A wrongful death claim is a special type of claim that involves specific duties and deadlines. That is why it is important to contact a Michigan wrongful death attorney if a loved one has been killed by the negligence of another person.
What is Wrongful Death?
According to Michigan law, a wrongful death claim is valid if the death is “caused by wrongful act, neglect, or fault of another.” Considered in a different light, a wrongful death claim is legitimate if a personal injury case is valid, but death prevents the victim from filing. Instead the family files on his behalf.
Wrongful death suits are civil cases (as opposed to criminal cases), which means two things. First, the family rather than the state files the lawsuit. Second, only monetary recompense can be sought; no jail time, probation, etc. can be handed out in a civil suit. It should be noted that a wrongful death lawsuit can be filed even if the death is already being handled in a criminal case.
Common Types of Wrongful Death Lawsuits
- Auto accidents
- Product liability
- Medical malpractice
- Pedestrian accidents
- Workplace accidents
- Nursing home negligence
- Premises liability
- Birth injuries
- Fires and explosions
Who Can File a Wrongful Death Suit?
The Michigan Wrongful Death Act allows the personal representative of the estate of a deceased person to bring an action in court if the death of the person was caused by the wrongful act or negligence of another. The personal representative is often a family member or close friend of the deceased person and this representative must be approved by the probate court where the deceased lived or held property before a wrongful death action can be filed in court.
The family members who can be named personal representative and file a wrongful death lawsuit are limited to the following:
- Children of the deceased’s spouse
- Anyone in the will who was left property (non-family members included)
If the deceased had none of these relatives living or if he did not have a will, it then opens up to those who could inherit the estate, such as aunts, uncles, and cousins.
The personal representative must then notify family members about the claim in writing within 30 days of filing. Family members then have 60 days after learning about the claim to notify the personal representative of damages they’ve suffered from the accidental death. After this cutoff, they can no longer seek personal recompense.
Who Gets a Part of the Award?
The family members usually decide the distribution and the judge will approve the split. Sometimes the family cannot come to an agreement. In those instances, the judge can hold a hearing and then rule on a distribution.
What Compensation Should be Expected?
A family should receive compensation both for direct economic losses as well as non-economic (pain and suffering) losses. Economic losses include:
- Loss of earnings and financial support, including likely future earnings
- Loss of work benefits, such as retirement benefits and health insurance
- Hospital, medical, and funeral expenses
- Costs related to property damage
- Loss of household services (chores, yardwork, etc.)
Loss of earning is a calculation that is done by a professional. It takes into account likely future income taxes and is adjusted for inflation. It looks at how many more years the deceased was likely to work. The family of the deceased should consult with a lawyer to ensure they get a fair loss of earnings evaluation.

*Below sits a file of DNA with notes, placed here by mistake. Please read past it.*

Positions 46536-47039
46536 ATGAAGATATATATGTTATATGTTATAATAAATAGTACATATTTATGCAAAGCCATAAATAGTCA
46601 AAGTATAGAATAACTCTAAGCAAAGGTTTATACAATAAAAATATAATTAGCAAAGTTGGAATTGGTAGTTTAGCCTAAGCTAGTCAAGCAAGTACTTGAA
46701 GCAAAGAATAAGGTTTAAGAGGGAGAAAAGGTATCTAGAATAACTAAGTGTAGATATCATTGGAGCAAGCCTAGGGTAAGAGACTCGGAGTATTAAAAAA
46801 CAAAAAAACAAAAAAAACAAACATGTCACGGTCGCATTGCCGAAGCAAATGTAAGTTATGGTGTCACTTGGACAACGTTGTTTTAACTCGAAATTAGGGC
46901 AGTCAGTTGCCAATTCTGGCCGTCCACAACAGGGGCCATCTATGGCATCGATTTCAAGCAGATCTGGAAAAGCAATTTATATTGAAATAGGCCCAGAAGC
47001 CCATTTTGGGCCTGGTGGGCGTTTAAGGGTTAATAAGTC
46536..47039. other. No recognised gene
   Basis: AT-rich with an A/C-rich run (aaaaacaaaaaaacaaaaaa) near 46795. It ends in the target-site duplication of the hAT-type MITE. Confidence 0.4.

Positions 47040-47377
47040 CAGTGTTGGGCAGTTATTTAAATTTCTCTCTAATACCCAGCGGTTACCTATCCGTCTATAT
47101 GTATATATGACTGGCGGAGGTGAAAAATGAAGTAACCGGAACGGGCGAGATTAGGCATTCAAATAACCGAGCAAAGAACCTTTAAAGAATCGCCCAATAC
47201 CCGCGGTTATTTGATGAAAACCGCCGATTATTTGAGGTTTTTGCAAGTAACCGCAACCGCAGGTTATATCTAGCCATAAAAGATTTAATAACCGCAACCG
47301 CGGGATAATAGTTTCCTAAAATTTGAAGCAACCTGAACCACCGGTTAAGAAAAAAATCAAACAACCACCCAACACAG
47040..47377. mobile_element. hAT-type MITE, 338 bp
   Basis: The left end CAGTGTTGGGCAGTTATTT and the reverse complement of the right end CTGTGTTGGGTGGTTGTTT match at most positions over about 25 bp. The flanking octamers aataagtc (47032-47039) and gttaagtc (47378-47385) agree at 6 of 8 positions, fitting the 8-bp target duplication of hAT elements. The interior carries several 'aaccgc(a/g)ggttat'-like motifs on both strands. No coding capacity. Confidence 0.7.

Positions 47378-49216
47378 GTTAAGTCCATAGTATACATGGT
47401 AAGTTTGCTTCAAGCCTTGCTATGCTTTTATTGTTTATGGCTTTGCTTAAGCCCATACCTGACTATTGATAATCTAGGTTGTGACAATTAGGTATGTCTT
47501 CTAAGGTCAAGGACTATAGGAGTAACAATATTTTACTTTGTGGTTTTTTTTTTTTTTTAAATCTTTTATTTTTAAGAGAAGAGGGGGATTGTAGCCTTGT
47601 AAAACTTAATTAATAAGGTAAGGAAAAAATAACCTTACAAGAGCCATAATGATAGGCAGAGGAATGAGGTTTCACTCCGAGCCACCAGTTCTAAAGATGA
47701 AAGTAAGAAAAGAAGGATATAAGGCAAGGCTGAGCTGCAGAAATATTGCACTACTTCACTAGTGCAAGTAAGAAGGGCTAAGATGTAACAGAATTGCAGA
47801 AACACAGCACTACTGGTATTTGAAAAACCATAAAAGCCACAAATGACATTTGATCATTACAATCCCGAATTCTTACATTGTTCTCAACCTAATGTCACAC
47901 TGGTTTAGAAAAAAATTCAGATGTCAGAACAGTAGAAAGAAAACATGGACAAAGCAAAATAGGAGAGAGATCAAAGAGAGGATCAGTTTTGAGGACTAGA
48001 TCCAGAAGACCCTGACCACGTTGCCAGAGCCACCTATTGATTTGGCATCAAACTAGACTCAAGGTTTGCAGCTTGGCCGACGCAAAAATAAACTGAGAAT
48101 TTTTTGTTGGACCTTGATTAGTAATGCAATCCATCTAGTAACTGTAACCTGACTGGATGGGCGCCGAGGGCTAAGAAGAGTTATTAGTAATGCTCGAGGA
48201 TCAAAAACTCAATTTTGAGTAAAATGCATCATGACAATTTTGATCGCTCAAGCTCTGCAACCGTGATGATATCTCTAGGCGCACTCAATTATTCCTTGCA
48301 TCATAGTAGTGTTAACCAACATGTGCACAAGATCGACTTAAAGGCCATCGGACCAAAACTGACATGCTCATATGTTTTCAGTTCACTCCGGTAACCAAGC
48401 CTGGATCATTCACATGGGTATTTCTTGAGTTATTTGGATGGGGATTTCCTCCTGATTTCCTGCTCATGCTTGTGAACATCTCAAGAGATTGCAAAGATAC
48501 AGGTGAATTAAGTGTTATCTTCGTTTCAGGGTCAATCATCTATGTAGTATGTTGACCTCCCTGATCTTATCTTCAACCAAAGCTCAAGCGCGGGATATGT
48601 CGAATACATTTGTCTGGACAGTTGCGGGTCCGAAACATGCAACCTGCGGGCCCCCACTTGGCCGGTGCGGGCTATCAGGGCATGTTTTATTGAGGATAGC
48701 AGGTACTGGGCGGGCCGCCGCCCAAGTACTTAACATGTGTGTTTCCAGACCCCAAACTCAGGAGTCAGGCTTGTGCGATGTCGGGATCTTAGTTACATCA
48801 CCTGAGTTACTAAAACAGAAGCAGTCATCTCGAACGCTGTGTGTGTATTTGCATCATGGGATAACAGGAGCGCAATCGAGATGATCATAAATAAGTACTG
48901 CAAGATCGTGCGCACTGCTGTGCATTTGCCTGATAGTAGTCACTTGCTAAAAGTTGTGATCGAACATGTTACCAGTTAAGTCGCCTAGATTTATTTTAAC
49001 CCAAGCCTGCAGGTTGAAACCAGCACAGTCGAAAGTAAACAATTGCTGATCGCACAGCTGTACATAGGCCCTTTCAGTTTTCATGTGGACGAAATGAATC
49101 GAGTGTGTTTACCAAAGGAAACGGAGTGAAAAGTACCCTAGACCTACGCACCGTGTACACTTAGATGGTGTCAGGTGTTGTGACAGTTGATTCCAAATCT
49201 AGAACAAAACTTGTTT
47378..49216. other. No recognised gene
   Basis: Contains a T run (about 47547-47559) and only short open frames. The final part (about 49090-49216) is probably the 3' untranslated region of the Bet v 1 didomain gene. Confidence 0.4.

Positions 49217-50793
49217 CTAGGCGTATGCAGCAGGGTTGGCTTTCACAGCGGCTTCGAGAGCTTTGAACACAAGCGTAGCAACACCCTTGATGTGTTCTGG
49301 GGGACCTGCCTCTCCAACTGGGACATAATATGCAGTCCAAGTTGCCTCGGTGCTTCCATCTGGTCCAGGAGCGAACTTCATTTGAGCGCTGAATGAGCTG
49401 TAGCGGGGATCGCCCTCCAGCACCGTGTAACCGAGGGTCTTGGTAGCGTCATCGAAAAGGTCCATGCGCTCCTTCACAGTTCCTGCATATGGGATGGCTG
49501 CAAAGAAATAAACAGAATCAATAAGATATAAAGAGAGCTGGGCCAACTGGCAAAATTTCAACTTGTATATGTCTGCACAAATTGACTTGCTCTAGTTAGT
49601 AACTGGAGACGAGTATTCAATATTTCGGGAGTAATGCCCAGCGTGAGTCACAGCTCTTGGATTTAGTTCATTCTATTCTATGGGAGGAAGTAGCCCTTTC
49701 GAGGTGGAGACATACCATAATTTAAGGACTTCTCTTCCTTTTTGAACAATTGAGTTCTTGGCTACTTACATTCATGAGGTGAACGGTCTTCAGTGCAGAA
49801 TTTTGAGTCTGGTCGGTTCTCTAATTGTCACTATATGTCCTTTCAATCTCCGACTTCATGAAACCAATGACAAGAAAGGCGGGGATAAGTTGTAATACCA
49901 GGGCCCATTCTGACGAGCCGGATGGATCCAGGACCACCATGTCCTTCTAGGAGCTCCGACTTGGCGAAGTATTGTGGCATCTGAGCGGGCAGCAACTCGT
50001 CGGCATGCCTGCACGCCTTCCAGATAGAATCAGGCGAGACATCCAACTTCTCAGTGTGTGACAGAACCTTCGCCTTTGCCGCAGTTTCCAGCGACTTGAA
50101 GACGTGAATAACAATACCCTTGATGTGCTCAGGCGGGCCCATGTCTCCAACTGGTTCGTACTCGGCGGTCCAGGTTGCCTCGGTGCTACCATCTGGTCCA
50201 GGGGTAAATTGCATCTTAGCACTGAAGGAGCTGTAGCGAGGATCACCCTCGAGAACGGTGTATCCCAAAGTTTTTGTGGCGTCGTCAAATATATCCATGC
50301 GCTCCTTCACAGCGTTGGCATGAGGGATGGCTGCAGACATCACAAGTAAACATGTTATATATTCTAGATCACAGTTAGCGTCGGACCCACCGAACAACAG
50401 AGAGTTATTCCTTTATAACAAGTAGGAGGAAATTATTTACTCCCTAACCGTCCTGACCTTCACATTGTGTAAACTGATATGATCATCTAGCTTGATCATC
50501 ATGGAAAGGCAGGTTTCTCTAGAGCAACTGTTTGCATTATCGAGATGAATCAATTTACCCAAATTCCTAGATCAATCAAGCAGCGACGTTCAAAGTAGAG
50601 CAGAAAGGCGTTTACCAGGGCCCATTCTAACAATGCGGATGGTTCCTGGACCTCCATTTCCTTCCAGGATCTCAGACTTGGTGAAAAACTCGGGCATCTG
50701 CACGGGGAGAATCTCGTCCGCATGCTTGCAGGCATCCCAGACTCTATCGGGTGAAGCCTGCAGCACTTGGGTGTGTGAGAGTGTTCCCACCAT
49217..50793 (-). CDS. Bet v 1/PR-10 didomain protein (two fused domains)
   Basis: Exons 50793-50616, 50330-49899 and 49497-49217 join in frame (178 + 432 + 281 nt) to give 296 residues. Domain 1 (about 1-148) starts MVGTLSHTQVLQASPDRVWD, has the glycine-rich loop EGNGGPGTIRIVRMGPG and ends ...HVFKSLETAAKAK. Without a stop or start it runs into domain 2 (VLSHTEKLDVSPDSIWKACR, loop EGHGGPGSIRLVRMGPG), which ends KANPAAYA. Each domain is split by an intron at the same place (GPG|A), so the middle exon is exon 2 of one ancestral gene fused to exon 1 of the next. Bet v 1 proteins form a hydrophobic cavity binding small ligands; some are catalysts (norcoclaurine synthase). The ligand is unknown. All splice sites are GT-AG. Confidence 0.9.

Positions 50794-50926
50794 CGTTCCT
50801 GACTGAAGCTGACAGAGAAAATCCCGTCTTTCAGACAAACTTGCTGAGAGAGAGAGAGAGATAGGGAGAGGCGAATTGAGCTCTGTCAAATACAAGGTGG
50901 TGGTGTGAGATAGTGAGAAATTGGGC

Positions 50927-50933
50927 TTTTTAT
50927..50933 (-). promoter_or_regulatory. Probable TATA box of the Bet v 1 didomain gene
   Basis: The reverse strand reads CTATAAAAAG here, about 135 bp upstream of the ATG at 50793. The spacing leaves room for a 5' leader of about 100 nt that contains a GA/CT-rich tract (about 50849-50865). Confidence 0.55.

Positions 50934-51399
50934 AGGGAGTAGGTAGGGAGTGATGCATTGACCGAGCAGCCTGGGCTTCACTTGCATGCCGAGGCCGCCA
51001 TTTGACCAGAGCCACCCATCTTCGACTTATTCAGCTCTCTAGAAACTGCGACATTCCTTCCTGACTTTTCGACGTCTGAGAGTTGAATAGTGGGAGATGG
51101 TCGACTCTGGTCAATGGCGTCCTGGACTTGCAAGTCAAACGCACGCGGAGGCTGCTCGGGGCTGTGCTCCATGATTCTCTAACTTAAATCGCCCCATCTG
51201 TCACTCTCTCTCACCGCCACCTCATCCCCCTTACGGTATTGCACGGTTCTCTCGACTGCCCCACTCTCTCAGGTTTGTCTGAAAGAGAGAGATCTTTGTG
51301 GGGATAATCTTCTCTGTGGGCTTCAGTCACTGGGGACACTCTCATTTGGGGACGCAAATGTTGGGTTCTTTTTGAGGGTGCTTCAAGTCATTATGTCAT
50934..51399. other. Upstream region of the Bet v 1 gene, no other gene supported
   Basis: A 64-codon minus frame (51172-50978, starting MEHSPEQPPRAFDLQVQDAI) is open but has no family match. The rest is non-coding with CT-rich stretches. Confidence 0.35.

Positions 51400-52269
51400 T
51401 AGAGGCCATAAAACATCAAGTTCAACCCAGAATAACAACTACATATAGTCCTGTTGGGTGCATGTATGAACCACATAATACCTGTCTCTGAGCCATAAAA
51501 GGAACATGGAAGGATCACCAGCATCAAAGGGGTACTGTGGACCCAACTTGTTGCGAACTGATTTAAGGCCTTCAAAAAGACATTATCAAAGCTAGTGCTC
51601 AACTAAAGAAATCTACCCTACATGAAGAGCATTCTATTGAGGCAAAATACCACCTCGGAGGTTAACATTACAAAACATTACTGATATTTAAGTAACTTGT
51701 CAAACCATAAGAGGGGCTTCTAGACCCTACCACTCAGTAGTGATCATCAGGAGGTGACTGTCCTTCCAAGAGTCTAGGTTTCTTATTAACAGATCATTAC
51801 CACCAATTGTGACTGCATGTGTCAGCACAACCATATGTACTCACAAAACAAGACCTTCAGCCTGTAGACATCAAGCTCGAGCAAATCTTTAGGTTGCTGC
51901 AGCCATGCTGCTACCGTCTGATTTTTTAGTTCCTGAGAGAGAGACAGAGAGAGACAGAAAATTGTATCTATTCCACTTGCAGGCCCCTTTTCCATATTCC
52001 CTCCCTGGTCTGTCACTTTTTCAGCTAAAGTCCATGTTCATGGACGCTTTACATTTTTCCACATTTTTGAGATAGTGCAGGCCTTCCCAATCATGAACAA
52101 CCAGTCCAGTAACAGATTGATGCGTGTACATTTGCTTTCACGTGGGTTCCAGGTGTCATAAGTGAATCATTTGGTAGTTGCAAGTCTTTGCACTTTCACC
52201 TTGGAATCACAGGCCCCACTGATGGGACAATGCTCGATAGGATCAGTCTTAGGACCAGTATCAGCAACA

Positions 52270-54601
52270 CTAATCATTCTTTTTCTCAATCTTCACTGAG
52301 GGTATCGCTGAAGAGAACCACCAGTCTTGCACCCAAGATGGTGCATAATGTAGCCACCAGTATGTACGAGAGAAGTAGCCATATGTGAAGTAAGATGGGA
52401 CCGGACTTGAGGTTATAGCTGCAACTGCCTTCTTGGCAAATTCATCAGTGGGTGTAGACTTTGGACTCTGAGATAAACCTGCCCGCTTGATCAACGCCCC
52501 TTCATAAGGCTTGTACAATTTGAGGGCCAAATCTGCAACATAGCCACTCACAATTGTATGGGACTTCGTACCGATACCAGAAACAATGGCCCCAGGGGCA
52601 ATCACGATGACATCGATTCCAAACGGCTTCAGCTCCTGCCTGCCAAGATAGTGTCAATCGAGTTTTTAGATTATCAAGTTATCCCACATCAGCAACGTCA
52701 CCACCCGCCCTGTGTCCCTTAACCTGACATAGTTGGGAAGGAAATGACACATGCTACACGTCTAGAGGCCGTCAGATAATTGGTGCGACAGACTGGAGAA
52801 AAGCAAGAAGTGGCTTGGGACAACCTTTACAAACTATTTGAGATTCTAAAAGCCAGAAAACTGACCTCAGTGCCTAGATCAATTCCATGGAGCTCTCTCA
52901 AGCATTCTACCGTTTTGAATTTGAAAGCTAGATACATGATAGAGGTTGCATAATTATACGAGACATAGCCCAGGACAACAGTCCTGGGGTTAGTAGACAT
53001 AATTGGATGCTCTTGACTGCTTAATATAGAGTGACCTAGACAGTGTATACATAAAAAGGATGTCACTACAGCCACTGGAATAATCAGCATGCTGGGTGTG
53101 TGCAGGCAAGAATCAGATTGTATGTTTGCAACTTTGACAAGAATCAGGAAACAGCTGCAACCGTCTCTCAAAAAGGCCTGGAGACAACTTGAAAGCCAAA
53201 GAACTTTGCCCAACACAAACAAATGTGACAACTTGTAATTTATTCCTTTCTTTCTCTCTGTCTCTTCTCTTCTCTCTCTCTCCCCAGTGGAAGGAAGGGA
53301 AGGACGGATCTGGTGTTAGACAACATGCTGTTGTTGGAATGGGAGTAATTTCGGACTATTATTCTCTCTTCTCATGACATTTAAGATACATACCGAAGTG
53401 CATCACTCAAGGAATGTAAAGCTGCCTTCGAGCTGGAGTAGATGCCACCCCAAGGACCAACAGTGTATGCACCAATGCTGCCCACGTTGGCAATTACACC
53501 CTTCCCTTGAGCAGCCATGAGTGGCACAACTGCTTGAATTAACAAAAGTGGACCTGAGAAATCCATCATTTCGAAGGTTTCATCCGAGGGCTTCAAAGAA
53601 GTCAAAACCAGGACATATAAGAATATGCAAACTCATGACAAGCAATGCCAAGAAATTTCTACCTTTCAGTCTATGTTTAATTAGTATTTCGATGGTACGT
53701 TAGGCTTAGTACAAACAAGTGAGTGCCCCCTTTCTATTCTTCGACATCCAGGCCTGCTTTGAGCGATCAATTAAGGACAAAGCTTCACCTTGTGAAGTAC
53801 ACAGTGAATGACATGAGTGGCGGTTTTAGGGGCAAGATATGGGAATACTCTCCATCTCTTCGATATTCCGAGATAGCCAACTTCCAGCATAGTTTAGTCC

Non-economic losses relate to grief and emotional loss. There are no set rules for determining pain and suffering settlements. The jury decides the award for each claim if it goes to trial. Otherwise, this will be determined in the settlement. Non-economic losses include:
- Loss of society and companionship
- Loss of emotional and moral support
- Loss of consortium
- Loss of relationship
- Pain and suffering of deceased before death
Family members who witness the accident can submit a claim for emotional distress in some instances. This is due to the shock and trauma they experience in witnessing something so terrible. These are psychological damages that go beyond what is typically experienced from family members in the unexpected death of a loved one.
Other factors that will be considered include the relationship between the deceased and his estate (his family), the deceased’s net income, and his life expectancy. If damages are awarded, the expenses are paid first. These include hospital, medical, and funeral/burial expenses. After this has been taken care of, the rest of the award is split among the family members.
When Should a Wrongful Death Lawsuit be Filed?
Michigan law allows three years from the date of death for a wrongful death case to be filed. After this, the statute of limitations expires and the family will no longer be able to file the suit.
Talk to an Experienced Michigan Wrongful Death Attorney
Michigan wrongful deaths are a special type of case that demands the attention of specialized legal professionals, such as Michigan wrongful death lawyers, who understand the various ways insurance companies seek to deny benefits to Michigan wrongful death victims and their families.
If a loved one has been killed as a result of the negligence of someone else, it is essential you contact a Michigan wrongful death lawyer to make sure you receive the benefits and compensation you are entitled to.
For over 40 years, The Lee Steinberg Law Firm, P.C. has helped Michigan families win their wrongful death case and collect the compensation they deserve.
Please call Lee Free and Michigan wrongful death lawyers at 1-800-LEE-FREE (1-800-533-3733) or fill out the Free Case Evaluation Form so we can answer any questions you may have about Michigan wrongful death cases.
You pay nothing until we settle your Michigan personal injury case. Let us help you today.